Systemic control of the molecular, cell, and epigenetic mechanisms of long-lasting consequences of stress

Systemic control of the molecular, cell, and epigenetic mechanisms of long-lasting consequences... Based on M.E. Lobashev’s views of the systemic control of genetic and cytogeneitc processes and a substantial effect of excitability on plastic changes in the central nervous system (CNS), the effect of prolonged emotional and pain stress (PEPS) on the molecular, cell, and epigenetic mechanisms of injury memory was studied in rat strains bred for a certain excitability of the nervous system. PEPS was for the first time found to cause long-lasting (2 months) morphological alterations of the CA3 region of the hippocampus and to modify the genome activity of its pyramidal neurons. The two phenomena were potentiated by a genetically determined low functional state of the CNS. The post-stress regulation of the genome function in hippocampal neurons was mediated by changes in heterochromatin conformation, activation of methyl-CpG-binding protein (MeCP2) synthesis, and subsequent changes in acetylation of histone H4. Genetically determined high excitability of the nervous system proved to be a risk factor that affects the specifics and time course of the observed molecular, cell, and genetic transformations of neurons. The results provide for a better understanding of the epigenetic mechanisms of injury memory, which forms a pathogenetic basis for posttraumatic stress disorder and other human psychogenic conditions characterized by a prolonged duration. http://www.deepdyve.com/assets/images/DeepDyve-Logo-lg.png Russian Journal of Genetics Springer Journals

Systemic control of the molecular, cell, and epigenetic mechanisms of long-lasting consequences of stress

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Publisher
SP MAIK Nauka/Interperiodica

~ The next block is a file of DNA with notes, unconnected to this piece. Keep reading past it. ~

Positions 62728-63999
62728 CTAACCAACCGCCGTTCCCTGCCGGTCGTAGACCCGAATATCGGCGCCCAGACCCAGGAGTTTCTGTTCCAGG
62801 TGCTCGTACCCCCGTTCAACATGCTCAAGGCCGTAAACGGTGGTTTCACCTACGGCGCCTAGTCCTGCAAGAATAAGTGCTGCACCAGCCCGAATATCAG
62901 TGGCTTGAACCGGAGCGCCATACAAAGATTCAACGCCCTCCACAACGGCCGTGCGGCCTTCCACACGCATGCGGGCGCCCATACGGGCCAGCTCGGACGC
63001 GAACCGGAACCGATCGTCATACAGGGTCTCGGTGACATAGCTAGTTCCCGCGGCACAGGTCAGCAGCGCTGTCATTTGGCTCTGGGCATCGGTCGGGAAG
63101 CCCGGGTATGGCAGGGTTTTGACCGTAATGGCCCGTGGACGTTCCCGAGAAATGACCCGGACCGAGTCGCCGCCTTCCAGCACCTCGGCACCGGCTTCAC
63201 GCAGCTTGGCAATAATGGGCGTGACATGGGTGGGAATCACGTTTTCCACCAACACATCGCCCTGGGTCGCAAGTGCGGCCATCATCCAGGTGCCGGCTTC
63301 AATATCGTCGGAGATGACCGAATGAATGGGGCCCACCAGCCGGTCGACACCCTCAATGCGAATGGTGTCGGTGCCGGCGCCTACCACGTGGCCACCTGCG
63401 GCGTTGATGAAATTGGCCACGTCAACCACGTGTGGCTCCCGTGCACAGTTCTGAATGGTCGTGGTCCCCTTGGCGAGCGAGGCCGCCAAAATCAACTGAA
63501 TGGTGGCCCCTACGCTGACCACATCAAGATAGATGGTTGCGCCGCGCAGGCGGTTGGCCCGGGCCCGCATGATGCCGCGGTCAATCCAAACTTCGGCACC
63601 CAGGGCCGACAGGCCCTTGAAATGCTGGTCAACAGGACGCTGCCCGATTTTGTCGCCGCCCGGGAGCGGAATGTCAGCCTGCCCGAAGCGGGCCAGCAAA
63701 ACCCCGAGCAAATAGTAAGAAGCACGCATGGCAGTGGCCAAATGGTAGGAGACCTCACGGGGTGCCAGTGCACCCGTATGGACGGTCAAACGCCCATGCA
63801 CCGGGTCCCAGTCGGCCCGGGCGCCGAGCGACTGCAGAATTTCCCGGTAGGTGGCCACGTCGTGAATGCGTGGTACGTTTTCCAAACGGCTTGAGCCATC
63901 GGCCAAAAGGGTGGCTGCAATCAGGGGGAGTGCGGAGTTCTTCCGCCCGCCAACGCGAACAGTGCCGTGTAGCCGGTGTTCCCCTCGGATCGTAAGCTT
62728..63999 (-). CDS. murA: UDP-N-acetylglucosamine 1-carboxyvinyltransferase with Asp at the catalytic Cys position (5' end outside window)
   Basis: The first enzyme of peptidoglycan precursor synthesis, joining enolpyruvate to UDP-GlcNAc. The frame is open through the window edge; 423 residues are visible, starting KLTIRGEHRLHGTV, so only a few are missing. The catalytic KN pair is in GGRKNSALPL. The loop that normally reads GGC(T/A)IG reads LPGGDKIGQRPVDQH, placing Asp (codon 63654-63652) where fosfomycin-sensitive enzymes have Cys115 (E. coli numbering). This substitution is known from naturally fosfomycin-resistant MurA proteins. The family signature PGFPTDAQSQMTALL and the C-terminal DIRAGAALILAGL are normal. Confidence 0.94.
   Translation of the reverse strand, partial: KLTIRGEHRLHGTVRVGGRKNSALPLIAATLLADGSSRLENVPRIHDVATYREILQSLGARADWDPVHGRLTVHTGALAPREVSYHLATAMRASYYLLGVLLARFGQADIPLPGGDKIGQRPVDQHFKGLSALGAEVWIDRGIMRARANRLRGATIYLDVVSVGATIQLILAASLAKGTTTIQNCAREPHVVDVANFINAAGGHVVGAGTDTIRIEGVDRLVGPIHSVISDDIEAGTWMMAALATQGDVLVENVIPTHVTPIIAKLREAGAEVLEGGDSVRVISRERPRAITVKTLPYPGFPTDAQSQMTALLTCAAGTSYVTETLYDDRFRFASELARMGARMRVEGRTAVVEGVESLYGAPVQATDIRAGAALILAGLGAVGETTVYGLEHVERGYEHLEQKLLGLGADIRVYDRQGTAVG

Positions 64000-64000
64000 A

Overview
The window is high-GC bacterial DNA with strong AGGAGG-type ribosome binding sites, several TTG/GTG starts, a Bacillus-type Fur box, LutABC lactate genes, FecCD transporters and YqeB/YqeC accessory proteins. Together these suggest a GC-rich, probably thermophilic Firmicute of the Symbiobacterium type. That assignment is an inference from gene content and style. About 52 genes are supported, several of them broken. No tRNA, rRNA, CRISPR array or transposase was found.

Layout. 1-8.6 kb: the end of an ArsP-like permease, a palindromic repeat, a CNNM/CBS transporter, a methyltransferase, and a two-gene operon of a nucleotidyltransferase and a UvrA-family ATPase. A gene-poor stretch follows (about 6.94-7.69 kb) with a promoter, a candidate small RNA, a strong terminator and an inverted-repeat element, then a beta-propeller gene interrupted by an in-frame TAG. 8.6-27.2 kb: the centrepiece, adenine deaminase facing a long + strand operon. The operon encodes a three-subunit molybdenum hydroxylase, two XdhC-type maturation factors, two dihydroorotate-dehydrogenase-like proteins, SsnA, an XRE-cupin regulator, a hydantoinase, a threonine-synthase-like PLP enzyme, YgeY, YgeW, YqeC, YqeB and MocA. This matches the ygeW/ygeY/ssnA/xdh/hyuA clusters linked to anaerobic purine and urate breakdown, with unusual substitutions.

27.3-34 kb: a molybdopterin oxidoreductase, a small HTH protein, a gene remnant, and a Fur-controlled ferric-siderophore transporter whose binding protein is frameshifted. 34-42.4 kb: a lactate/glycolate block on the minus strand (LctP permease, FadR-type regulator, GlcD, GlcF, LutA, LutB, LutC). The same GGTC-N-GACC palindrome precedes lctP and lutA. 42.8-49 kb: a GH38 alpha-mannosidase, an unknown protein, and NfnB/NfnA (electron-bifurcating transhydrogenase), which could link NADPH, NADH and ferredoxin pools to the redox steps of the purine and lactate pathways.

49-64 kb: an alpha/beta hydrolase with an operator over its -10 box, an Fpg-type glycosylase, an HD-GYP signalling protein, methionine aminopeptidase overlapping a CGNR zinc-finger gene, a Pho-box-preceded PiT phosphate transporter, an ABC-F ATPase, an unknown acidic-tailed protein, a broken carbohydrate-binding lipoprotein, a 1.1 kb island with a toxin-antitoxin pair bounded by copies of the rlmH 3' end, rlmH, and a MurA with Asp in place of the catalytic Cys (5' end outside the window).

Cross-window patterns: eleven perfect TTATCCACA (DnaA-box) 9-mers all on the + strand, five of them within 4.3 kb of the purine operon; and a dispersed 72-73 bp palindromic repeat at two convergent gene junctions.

Copyright
Copyright © 2009 by Pleiades Publishing, Ltd.
Subject
Biomedicine; Microbial Genetics and Genomics; Animal Genetics and Genomics; Human Genetics
ISSN
1022-7954
eISSN
1608-3369
D.O.I.
10.1134/S1022795409030065
Publisher site
See Article on Publisher Site

Abstract

Based on M.E. Lobashev’s views of the systemic control of genetic and cytogeneitc processes and a substantial effect of excitability on plastic changes in the central nervous system (CNS), the effect of prolonged emotional and pain stress (PEPS) on the molecular, cell, and epigenetic mechanisms of injury memory was studied in rat strains bred for a certain excitability of the nervous system. PEPS was for the first time found to cause long-lasting (2 months) morphological alterations of the CA3 region of the hippocampus and to modify the genome activity of its pyramidal neurons. The two phenomena were potentiated by a genetically determined low functional state of the CNS. The post-stress regulation of the genome function in hippocampal neurons was mediated by changes in heterochromatin conformation, activation of methyl-CpG-binding protein (MeCP2) synthesis, and subsequent changes in acetylation of histone H4. Genetically determined high excitability of the nervous system proved to be a risk factor that affects the specifics and time course of the observed molecular, cell, and genetic transformations of neurons. The results provide for a better understanding of the epigenetic mechanisms of injury memory, which forms a pathogenetic basis for posttraumatic stress disorder and other human psychogenic conditions characterized by a prolonged duration.

Journal

Russian Journal of GeneticsSpringer Journals

Published: Mar 20, 2009

References

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